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Globally, half of students aged 13–15 experience peer-to-peer violence in and around school. This violence has short-term effects on their educational achievement and leaves a long-term impression on their futures. This report outlines the prevalence of violence in and around schools and highlights students’, partners’ and UNICEF efforts to #Endviolence in schools
This document provides an overview of the latest available UNAIDS data on youth and HIV, including new indicators reported for the first time on consent requirements to access services, access to CSE, and youth participation in the HIV response. It also provides an explanation of youth participation through the three-lens approach, engaging youth as beneficiaries, partners and leaders, adapted to the HIV response, as a recommendation for policy-makers, programmers, implementers and other stakeholders to strive for better and greater youth participation, fulfil the commitments in the 2016 Political Declaration, and end AIDS by 2030.
This report presents the most current data on four specific forms of violence – violent discipline and exposure to domestic abuse during early childhood; violence at school; violent deaths among adolescents; and sexual violence in childhood and adolescence. The statistics reveal that children experience violence across all stages of childhood, in diverse settings, and often at the hands of the trusted individuals with whom they interact daily. The report concludes with specific national actions and strategies that UNICEF has embraced to prevent and respond to violence against children.
UNICEF has long been at the heart of global efforts to put the HIV epidemic into an irreversible and rapid retreat. Under the Strategic Plan for 2018–2021, UNICEF will continue to align its HIV-related commitments to global goals and targets detailed in the 2030 Agenda for Sustainable Development; the Political Declaration agreed to at the June 2016 United Nations High Level Meeting on Ending AIDS; the Fast Track Strategy to End AIDS developed and championed by the Joint United Nations Programme on HIV/AIDS (UNAIDS); the United Nations Global Strategy for Women’s, Children’s and Adolescents’ Health 2016–2030...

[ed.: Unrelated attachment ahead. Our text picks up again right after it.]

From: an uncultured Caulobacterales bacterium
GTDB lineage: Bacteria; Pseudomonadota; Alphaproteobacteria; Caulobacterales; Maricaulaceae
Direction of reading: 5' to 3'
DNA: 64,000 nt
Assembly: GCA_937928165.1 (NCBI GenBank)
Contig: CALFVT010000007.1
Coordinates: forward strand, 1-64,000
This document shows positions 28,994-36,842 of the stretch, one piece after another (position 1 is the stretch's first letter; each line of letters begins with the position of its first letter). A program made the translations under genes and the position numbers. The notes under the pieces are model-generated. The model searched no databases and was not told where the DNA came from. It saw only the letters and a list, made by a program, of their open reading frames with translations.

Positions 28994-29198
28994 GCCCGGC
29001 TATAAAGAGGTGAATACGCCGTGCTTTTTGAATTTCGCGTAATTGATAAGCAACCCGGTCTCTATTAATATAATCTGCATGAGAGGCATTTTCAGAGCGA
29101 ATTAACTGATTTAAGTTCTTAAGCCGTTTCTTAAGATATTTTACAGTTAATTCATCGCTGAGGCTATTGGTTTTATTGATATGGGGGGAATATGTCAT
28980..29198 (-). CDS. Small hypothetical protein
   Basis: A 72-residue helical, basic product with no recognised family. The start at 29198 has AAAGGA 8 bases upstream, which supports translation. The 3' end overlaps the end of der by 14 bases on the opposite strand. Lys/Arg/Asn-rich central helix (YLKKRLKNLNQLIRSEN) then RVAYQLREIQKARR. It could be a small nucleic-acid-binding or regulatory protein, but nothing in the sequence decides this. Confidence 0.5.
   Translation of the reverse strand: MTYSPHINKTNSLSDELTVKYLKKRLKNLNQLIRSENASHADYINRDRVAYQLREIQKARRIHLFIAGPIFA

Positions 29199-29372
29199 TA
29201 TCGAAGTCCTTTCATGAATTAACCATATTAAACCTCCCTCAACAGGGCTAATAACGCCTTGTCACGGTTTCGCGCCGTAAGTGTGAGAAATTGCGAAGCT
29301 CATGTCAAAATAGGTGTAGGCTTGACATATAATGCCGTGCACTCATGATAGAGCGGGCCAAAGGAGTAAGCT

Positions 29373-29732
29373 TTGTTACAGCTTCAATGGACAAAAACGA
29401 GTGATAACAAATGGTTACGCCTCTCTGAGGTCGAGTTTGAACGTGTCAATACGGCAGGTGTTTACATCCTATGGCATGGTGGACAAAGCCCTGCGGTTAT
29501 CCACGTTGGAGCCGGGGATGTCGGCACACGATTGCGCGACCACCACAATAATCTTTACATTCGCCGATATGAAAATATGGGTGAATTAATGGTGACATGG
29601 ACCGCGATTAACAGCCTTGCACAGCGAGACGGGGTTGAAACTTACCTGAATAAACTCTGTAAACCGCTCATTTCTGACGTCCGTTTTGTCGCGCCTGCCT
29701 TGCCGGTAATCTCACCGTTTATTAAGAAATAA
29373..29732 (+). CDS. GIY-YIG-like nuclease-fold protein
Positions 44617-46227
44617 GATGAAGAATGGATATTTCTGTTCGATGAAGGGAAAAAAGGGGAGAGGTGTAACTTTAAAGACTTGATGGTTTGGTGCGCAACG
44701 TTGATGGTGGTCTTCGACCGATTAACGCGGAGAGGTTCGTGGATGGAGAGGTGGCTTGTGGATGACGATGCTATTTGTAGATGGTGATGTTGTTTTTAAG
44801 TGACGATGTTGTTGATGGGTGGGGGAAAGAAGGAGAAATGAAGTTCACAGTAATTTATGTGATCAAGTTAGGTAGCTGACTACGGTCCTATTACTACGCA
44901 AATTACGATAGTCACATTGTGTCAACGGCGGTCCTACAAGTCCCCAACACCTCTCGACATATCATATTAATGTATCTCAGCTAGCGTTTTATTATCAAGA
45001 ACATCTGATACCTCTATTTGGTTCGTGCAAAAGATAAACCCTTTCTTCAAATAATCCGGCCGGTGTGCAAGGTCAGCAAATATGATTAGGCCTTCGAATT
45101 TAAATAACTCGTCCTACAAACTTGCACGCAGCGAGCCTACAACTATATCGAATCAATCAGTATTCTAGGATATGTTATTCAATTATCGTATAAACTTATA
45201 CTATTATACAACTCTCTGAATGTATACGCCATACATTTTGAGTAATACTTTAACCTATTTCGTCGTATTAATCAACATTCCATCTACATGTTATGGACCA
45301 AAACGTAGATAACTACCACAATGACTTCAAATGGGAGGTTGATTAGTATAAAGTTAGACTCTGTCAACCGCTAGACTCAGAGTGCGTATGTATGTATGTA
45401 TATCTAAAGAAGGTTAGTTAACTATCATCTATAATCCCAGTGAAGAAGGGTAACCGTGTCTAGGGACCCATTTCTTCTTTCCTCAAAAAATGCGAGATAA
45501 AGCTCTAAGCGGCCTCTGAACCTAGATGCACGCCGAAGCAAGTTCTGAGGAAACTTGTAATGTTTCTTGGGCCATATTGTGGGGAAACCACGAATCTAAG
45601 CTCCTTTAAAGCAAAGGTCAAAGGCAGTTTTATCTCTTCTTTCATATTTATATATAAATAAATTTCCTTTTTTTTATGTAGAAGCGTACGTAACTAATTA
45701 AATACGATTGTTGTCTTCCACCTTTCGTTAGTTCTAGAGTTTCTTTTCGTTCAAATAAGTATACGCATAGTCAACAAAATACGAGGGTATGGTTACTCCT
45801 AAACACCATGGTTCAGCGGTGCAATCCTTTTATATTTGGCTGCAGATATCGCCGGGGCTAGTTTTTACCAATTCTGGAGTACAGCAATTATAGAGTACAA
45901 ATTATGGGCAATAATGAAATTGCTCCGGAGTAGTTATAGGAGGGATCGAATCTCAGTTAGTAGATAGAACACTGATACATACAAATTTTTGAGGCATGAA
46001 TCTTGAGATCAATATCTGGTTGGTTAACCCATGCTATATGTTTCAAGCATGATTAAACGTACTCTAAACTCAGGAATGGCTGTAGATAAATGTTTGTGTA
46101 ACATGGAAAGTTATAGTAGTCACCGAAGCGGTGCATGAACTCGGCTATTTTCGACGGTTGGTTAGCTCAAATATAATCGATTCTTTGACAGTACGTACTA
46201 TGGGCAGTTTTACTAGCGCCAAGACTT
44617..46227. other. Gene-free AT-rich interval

This documentation was produced by Youth LEAD, The Regional Network of Young Key Population in Asia and Pacific as a showcase of our support and interventions to Young Key Populations from Indonesia, Pakistan and Vietnam who applied the Global Fund funding request as the first window applicants beginning from late 2016 to early 2017. It will examine Youth LEAD’s technical support to the country partners to encourage young key population capacity and involvement in the Global Fund country processes. These three countries selected as the case studies also received Youth LEAD direct grants under the GF-CRG Special Initiative grant via Robert Carr Network Fund between 2016-2017.
This Guidance is a milestone for translating the Global Strategy into action. It provides a wealth of information to policy-makers, practitioners, researchers, educators, donors, and civil society organizations – including the most up-to-date data on the major disease and injury burdens that affect adolescents. It supports the implementation of the Global Strategy by providing the comprehensive information that countries need to decide what to do for adolescent health, and how to do it. It builds on on-going efforts to ensure that adolescents can Survive, Thrive and are in a position to Transform the societies in which they live.
The purpose of the report is to showcase the significant contributions of many partners to research, innovations, community mobilization, programmes and policy actions aimed at ending the AIDS epidemic in adolescents in support of the ALL IN! agenda. UNICEF and UNAIDS acknowledge the regional and country office colleagues, national and implementing partners below for the ongoing work to support this global agenda and documented in this report, as well as for their support in the development of this report.
This document provides you with a coordinated approach taking into account the linkages between young key populations, the SDGs and the UNDP Youth Strategy in order to better align your advocacy with the global 2030 agenda. You can view the full text of the UNDP Youth Strategy 2014-2017 here.
Bangladesh remains a low HIV prevalence country. A total of 3,674 cases of HIV have been registered, however, the estimated number of people living with HIV is around 9,500.1 Social and economic factors could trigger a dramatic rise in the number of new HIV infections unless appropriate strategies and actions are urgently taken.
Child marriage is widespread in Bangladesh: 11% of young adolescent girls (aged 10-14) and 46% of young people aged 15-19 are married. In rural areas, 85% of girls are married by the age of 16. Often the husbands are much older, which puts them in a position of control over the girls’ sexual and reproductive health. This case study follows three health journeys of young people who have come to access Link Up services.
This case study outlines how the Link Up project supported and further developed young key population network the Myanmar Youth Stars (MYS) to empower young people most affected by HIV in order to improve their access to integrated HIV and sexual and reproductive health and rights services. It describes how the network helps young people most affected by HIV acquire practical skills in management, leadership and advocacy.
Keywords: HIV, stigma and discrimination, prevention, treatment, care, sexual and reproductive health, rights